Now, as long as we can provide a missile, you are perfectly free to leave your books or LPs or DVDs in the missile just inside our north doors (the glass ones off the parking lot) and take your bags and boxes home for reuse. Especially considering some of the bags and boxes you’ve used lately.
For those of you who are willing to leave the bags and boxes, it is apparent that a few of you slept through the lecture and need some quick refresher notes. I am leaving out of consideration for the moment those of you who paid attention, took notes, and then went out and did it any which way anyhow. You are clearly beyond reclaim, and will be taking Remedial Book Packing all the way through your Ph.D.
BAGS: We prefer not to have torn bags or bags with handles ripped off, obviously, but we understand, pistachio popcorn. Sometimes you get the bag all the way here and are lifting it into the missile when POP! Go the Handles. There is not much you can do about this. (You will probably do it anyway, but our security crew has heard those words before and will not be shocked.)
A bag should, however, at least have handles when you start out. It should be clean inside (no reusing those old garbage bags you used for leaf removal last year and which have been sitting in a damp pile ever since.) They should be of reasonable size. We have a name for those of you who use the largest garbage bags you can find, and, fortunately, our security crew has heard THAT word before, too.
A nice rectangular shopping bag—paper or plastic—offers just the right support for a stack of books, and usually is not too heavy to lift into the missile. You may, of course, leave a bag on the floor next to the missile, but this still does not excuse garbage bags.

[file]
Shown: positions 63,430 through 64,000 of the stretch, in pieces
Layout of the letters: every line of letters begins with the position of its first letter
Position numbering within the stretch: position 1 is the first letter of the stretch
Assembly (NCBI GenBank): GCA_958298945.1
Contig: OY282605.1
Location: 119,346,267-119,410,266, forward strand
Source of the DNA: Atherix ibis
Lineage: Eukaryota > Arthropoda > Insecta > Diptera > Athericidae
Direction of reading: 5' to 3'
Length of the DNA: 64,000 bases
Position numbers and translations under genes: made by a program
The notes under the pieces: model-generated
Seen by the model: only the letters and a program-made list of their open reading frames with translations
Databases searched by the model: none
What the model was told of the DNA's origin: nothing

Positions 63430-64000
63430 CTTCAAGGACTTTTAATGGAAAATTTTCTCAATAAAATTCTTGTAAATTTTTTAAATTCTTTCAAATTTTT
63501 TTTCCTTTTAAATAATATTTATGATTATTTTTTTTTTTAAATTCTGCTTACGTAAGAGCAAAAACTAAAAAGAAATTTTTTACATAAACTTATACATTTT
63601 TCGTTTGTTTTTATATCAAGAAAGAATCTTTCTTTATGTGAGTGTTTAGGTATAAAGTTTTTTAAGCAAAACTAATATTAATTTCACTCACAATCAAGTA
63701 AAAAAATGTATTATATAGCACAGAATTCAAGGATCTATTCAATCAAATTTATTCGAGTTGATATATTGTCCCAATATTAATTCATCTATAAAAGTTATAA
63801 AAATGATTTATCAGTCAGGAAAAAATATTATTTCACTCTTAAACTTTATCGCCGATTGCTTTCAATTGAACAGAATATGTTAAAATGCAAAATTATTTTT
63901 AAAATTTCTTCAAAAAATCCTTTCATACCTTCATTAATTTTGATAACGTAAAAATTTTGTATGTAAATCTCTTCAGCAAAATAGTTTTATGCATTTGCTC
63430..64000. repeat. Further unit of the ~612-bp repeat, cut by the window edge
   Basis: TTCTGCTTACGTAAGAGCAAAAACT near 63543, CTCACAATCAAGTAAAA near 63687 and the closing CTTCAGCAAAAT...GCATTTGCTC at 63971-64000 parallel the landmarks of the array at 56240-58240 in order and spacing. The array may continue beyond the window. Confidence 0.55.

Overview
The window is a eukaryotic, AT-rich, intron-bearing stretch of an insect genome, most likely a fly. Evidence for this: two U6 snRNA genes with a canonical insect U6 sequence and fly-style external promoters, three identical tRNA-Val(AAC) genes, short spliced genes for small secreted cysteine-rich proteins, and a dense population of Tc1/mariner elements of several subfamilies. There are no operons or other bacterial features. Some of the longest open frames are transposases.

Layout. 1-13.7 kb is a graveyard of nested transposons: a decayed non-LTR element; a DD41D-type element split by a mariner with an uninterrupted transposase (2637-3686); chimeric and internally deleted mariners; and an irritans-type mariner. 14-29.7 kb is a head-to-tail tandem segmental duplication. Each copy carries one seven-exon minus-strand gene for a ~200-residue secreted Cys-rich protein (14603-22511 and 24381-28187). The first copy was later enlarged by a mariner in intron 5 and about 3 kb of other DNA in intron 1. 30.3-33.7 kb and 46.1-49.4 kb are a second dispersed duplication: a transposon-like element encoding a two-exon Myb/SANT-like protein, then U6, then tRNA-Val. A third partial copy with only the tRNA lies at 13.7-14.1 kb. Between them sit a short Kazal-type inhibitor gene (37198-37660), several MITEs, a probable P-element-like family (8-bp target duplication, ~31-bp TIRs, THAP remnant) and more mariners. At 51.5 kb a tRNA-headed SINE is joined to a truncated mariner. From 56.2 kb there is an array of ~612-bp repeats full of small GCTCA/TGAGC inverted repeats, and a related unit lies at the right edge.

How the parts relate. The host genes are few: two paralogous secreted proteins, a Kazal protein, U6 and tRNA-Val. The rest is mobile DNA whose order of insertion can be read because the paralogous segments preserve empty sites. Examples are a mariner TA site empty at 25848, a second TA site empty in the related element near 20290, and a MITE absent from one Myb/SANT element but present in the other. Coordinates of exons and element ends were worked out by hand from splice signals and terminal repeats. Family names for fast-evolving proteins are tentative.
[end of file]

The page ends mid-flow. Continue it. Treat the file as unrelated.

BOXES should be composed of at least five reasonably solid sides: the top is optional, but we like to have that when you can manage it. Those detergent display boxes you got at the grocery store with one side torn away for display are best used for their intended purpose. And we do not intend to display detergent bottles at this year’s Book Fair. (None have been donated so far, thank goodness.) In fact, please go to your grocery store only if your liquor store hasn’t got any nice boxes to give you. Wine boxes are sturdy and come in very useful sizes. Go to the grocery store and what do you get? Banana boxes and a curse bouncing off the clouds from Uncle Blogsy.
(For those of you who just came in, fruit boxes are generally the last ones broken down at the grocery store because they are so solid, and are therefore seized upon by people looking for book packaging. Banana boxes, which are often secured by brass staples, are sturdy but have this great big hole in the bottom which Uncle Blogsy believes only someone who flunked basic Physics would try to use for carrying boxes. There are weeks when I wonder if all the Physics professors in Cook County go home and cry themselves to sleep at night.)
Shoeboxes CAN be useful for some things: postcards, say. Flower boxes, linen boxes, and television boxes are almost always expendable. Use these to store towels, or fishing rods, or collectible sticks from lollipops. As for those boxes U-Haul calls Medium, please reserve those for almost anything other than books. When full, they’re too heavy, and if you put just one layer of books in the bottom, we will all just laugh at you.
Of course, this does not exhaust all possibilities. The people who tie up their books in twine have been around (which usually damages the books), while there was one bundle tied up in knotted shoelaces (not so damaging but silly.) We have not heard lately from the people who brought books in the fertilizer bag, the pet carrier, the pillow cases, or those infamous bread bags.
Which MAY be a sign that Uncle Blogsy’s curse works. You have been warned.